Maldonado came from humble beginnings. Her parents, Mexican immigrants who moved to Los Angeles, were looking for the typical American dream, going from the bottom up, and they just wanted their kids to go to college, she said.
“My sister and I had to figure out how to make it happen, with their support, obviously, but the decisions to be made were really made by us without much input because we didn’t have anyone who could advise us. . .. So I had to go with what interested me. And I’ve always been very interested in science,” she recalls.
Maldonado earned his medical degree from Stanford University School of Medicine and completed his pediatric residency and fellowship in pediatric infectious diseases at Johns Hopkins Hospital. She became an Epidemic Intelligence Officer for the United States Centers for Disease Control and Prevention at the start of the HIV/AIDS epidemic in the United States in the 1980s. She worked in Zimbabwe to reduce transmission perinatal HIV from pregnant women to their infants and on the development and distribution of vaccines in developing countries, including Mexico. She is the founder of the Stanford Pediatric HIV Clinic.
“I really liked that idea of social justice. I guess we didn’t call it that back then, but my parents were still working in the community. Here in the States, and even back home, we were still doing volunteering and helping people who are less fortunate, so there was always a sense of giving back and community,” she said. “Especially because I went into infectious diseases and worked with vaccines, in particular, and children, it was very difficult to ignore the fact that in so many parts of the world children were dying of diseases that we would not think we had in developed countries. country, either they were simply present or in very small numbers, or the children did not die of some of these diseases.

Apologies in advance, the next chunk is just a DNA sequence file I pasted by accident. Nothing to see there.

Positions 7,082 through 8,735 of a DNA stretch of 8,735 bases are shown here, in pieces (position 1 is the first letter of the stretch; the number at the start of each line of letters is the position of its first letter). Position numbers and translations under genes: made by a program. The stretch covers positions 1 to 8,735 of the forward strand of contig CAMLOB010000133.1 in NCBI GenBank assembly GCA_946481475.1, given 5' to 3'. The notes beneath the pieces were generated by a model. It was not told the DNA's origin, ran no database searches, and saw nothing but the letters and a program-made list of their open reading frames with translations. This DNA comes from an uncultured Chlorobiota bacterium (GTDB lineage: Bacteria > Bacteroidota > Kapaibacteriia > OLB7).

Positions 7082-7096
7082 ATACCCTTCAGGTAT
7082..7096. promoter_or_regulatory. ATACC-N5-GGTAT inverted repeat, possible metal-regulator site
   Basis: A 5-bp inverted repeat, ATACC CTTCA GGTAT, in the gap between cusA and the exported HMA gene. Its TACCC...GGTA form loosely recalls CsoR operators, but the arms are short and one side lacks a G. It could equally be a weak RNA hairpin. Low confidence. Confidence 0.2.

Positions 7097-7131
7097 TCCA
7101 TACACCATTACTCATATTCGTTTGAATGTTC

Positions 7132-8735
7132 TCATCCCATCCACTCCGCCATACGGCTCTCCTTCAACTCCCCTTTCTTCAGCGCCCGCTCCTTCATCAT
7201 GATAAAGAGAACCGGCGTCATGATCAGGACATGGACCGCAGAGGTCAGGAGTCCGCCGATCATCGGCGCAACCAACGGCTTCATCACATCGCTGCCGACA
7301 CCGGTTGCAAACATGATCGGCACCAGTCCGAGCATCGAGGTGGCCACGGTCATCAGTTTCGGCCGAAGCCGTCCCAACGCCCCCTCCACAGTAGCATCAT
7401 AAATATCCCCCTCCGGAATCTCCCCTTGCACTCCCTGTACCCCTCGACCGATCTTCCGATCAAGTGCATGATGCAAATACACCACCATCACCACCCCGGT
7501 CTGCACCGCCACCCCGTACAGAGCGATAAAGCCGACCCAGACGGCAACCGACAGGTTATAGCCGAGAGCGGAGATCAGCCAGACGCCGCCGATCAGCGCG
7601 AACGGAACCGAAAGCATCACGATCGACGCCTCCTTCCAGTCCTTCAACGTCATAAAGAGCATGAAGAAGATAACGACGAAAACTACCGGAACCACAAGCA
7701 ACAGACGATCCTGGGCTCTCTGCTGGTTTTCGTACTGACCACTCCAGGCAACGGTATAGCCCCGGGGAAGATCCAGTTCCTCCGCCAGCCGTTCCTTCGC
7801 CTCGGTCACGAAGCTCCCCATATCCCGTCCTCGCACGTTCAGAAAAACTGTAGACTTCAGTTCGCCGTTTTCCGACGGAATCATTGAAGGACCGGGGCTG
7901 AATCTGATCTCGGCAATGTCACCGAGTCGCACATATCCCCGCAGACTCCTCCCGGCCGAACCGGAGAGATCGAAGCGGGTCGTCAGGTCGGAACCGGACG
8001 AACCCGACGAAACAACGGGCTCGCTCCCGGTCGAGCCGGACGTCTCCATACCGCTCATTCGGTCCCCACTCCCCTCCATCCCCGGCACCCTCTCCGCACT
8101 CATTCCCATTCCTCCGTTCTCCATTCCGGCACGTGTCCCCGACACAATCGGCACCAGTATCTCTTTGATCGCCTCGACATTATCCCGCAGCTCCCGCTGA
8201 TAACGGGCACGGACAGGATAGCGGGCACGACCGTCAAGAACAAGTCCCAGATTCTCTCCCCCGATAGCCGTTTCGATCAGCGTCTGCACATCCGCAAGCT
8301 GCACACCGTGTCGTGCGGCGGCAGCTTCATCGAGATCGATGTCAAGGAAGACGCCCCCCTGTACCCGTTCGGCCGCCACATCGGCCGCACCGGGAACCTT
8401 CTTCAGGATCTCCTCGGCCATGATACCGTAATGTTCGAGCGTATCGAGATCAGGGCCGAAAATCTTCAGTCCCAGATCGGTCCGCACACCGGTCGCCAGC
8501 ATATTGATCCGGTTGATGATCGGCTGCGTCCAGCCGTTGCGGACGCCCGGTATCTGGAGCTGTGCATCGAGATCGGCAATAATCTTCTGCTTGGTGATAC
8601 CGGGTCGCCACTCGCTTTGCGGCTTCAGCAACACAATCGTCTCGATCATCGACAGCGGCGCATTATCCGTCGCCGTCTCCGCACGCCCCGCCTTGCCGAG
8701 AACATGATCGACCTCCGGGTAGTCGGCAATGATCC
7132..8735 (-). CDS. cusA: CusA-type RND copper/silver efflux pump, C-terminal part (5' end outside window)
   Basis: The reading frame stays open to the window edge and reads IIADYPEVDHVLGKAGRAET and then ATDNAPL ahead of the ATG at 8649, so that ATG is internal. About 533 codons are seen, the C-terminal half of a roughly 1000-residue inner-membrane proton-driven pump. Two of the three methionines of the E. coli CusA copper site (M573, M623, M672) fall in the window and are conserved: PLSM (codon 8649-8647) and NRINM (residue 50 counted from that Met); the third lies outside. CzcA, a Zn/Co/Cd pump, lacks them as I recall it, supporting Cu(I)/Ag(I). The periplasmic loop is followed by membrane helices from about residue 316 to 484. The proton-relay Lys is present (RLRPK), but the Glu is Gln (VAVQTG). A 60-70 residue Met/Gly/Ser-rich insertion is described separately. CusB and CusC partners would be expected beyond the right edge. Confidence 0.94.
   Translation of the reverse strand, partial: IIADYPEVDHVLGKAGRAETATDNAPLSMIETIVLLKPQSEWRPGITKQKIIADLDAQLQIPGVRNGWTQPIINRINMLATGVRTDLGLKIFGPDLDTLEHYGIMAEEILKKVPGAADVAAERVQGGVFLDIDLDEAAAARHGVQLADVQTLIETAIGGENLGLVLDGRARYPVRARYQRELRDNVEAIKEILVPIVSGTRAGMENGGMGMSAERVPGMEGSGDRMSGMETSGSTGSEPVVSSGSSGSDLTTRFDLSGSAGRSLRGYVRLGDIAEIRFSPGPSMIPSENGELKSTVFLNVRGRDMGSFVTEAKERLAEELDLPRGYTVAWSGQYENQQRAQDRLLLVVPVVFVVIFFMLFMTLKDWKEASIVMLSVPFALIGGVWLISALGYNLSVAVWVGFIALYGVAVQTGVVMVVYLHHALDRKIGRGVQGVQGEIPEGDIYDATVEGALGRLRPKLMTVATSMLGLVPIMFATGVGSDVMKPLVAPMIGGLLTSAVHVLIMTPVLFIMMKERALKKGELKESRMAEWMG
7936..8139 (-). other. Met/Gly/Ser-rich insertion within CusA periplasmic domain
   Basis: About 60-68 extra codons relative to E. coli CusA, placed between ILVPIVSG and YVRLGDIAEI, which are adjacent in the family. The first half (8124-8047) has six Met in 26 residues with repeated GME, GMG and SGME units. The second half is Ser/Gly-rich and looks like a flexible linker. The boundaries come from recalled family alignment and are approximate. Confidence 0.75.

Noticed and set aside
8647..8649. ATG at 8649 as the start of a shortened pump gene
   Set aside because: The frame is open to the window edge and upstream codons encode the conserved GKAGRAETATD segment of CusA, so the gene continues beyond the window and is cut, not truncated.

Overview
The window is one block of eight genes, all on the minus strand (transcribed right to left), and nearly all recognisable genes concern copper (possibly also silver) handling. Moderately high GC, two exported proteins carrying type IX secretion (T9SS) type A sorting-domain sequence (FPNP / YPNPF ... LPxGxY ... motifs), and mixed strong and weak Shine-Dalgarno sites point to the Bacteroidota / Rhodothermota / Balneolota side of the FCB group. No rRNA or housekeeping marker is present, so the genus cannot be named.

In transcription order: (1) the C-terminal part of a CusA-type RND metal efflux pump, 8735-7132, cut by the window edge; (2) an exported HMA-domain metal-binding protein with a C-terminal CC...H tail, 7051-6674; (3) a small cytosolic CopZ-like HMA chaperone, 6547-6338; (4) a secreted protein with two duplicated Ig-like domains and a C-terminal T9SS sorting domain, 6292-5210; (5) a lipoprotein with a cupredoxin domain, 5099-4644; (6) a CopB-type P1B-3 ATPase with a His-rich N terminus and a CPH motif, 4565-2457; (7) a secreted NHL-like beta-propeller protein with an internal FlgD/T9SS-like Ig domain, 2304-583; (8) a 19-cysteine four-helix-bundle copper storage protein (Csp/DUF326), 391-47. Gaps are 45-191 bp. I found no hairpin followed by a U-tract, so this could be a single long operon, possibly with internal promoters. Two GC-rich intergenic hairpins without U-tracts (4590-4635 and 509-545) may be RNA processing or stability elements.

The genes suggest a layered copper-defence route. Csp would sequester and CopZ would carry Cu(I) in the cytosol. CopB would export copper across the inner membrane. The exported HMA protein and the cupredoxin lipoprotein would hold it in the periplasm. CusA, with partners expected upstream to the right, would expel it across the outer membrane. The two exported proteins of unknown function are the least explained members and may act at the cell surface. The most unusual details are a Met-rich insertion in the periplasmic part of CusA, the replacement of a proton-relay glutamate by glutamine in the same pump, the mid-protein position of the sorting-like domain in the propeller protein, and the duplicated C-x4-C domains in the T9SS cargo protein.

“So this idea of reaching out not only to the United States, but also to international borders and countries with lesser resources was really fascinating to me. I just thought that was where you could have the most impact. and in the fastest way possible,” she said.
She said SARS-CoV-2 was singularly surprising.
“I think one of the things – there were a lot of things that surprised me, obviously – but the way this virus manifested was so unusual. Some people were asymptomatic. Some people had mild symptoms. Other people had intense symptoms of the inflammatory system and other people had purely respiratory manifestations, and that whole range, it was really hard to understand.
“The other thing that I think has been surprising over time is how these viruses were able to mutate and really dominate. They were able to dominate entire countries and all regions of the world. was also interesting,” she said.
Looking ahead, Maldonado said, “We just don’t know what to expect. What will happen with the next set of mutations? Will they be worse? Better?
“It’s been two years. I am constantly adapting to this virus as it adapts to us,” she said.
Read more stories about the 2020 and 2022 Tall Tree Award winners:
• Dr. Sara Cody: Make the tough decisions
• Connie Vail: pay ahead
• Pastor Paul Bains: “Hope” for the Homeless
• Hal Mickelson: Piloting the Future of Palo Alto’s Past
• Roger Smith: Bring justice to families of murder victims
• Palo Alto Players: The art of raising the spirit of a community
• Peninsula Open Space Trust: Committed to conservation
• Premier properties: Take care of business
• Homewood Suites: Open doors to non-profit organizations, people in need